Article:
Well I’ve got some more time to update things, so let me continue. I’m currently in Kota Kinabalu in the state of Sabah, Malaysia, but I’ll talk about that after I finish Kuching.
So our first full day I already covered. We woke up the next morning thankful that our experience with a local malay man, Kayrol, was pleasant and short – his kindness had just something a bit off about it – but we survived! Thanks to Rich’s social connections last night, we found out a few things.
1. The park we had planned to visit, Bako National Park, was best done in an overnight or a few nights spent in the park. Rich and I had planned to do a day trip, but his new-found friends at Mr. D’s (A hostel right up the road from ours with a rather lively crew at night) told him it wouldn’t quite be worth it. In fact, a few had just attempted to do our exact journey and had come back alive but not satisfied with the experience.
2. The two guys who traveled to Bako and didn’t love it were leading an expedition to the Semenggoh Orangutan Rehabilitation Center the next day and offered to let us tag along.
So this made the choice between the two rather easy when we realized we could save a good bit of money and have an experience that sounded just as interesting by checking out the Orangutan’s. We left around 1pm from Mr. D’s with the two europeans that Rich made friends with, a Botswanan that Rich and I met the other day, and three other people from England. We split a minibus and negotiated the price of 10RM a piece round trip ($3). Not too shabby. We arrived at the facility around 2PM and we hung around for an hour waiting for feeding time. Yes, it’s a rehabilitation center that continues to feed the animals… I don’t get it either.
When the Orangutans showed up, they did so royally. We couldn’t go into the park right away because one was camping out really close to the path to the feeding electrified. In any American park, there would be high walls, electrified fences and Jurassic Park style tranquilizer men at every turn. Oh no, not here. In fact, we got a talking to by the park ranger before going in. It went something like this: “Orangutans are very temperamental. They don’t like loud noise or fast movements. If you have a baby it will need to stay quiet otherwise it might get taken or hurt by the animals. In addition, the biggest Orangutan hates objects being pointed at it, so be careful of pointing fingers, sticks, or umbrellas at it, it will probably attack you. Also, there’s this one girl in there, we call her ‘Hot Mama.’ We call her that because she’s a hot head and sends at least one person a year to the hospital. If you bring food in that she wants to eat, or show her something shiny, you could get hurt or killed. Yep, so enjoy the tour!”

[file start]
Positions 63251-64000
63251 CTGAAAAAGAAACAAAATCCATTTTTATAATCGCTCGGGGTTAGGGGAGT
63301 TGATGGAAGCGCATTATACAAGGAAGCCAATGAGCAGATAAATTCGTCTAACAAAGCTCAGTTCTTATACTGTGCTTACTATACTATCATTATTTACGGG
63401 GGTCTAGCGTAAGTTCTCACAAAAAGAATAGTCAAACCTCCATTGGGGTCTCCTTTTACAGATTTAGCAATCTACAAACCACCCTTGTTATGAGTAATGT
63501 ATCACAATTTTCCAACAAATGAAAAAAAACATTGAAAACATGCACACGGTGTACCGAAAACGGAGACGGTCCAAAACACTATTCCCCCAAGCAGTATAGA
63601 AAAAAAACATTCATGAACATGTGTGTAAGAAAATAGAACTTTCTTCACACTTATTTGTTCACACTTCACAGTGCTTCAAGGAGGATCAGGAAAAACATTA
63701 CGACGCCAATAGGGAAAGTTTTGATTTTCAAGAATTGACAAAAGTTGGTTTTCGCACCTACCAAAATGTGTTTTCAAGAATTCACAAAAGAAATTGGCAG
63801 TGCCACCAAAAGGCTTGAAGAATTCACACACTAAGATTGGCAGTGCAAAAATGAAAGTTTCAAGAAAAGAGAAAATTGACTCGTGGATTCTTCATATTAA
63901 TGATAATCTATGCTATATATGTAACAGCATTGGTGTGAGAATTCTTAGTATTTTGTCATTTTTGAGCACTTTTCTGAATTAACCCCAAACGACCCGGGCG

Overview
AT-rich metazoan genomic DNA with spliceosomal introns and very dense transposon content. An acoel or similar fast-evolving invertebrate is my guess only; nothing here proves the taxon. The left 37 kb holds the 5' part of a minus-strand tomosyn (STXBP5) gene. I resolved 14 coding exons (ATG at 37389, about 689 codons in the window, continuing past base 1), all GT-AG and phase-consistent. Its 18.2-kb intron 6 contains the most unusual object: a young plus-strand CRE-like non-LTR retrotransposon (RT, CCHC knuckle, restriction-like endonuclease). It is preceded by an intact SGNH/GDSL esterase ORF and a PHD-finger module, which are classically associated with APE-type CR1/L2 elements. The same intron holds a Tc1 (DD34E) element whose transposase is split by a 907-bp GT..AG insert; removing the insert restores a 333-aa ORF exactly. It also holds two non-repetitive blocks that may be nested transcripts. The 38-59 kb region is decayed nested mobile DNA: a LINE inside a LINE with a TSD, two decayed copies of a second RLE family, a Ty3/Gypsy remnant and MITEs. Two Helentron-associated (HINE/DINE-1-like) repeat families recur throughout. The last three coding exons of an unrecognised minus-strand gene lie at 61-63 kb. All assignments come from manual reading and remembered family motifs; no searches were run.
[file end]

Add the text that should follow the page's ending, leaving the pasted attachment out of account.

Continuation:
The actual speech was much longer and had many more examples of the Orangutans hurting people in the past few years. Needless to say, Rich and I were really excited to put ourselves in a dangerous situation and we giddily walked in as fast as we could, following the guide of course.
We were met with something like 10 semi-wild animals about twice our size swinging through the trees, howling at us, eating bananas and coconuts. It was awesome. We got some amazing video and pictures of the whole thing that I’ll try to put online in my album from Kuching. The whole experience was beyond words, knowing that in all reality, if they decided they didn’t like us watching them eat, we’d all probably be dead in under 5 minutes. And people like to think they are at the top of the food chain…. ahaha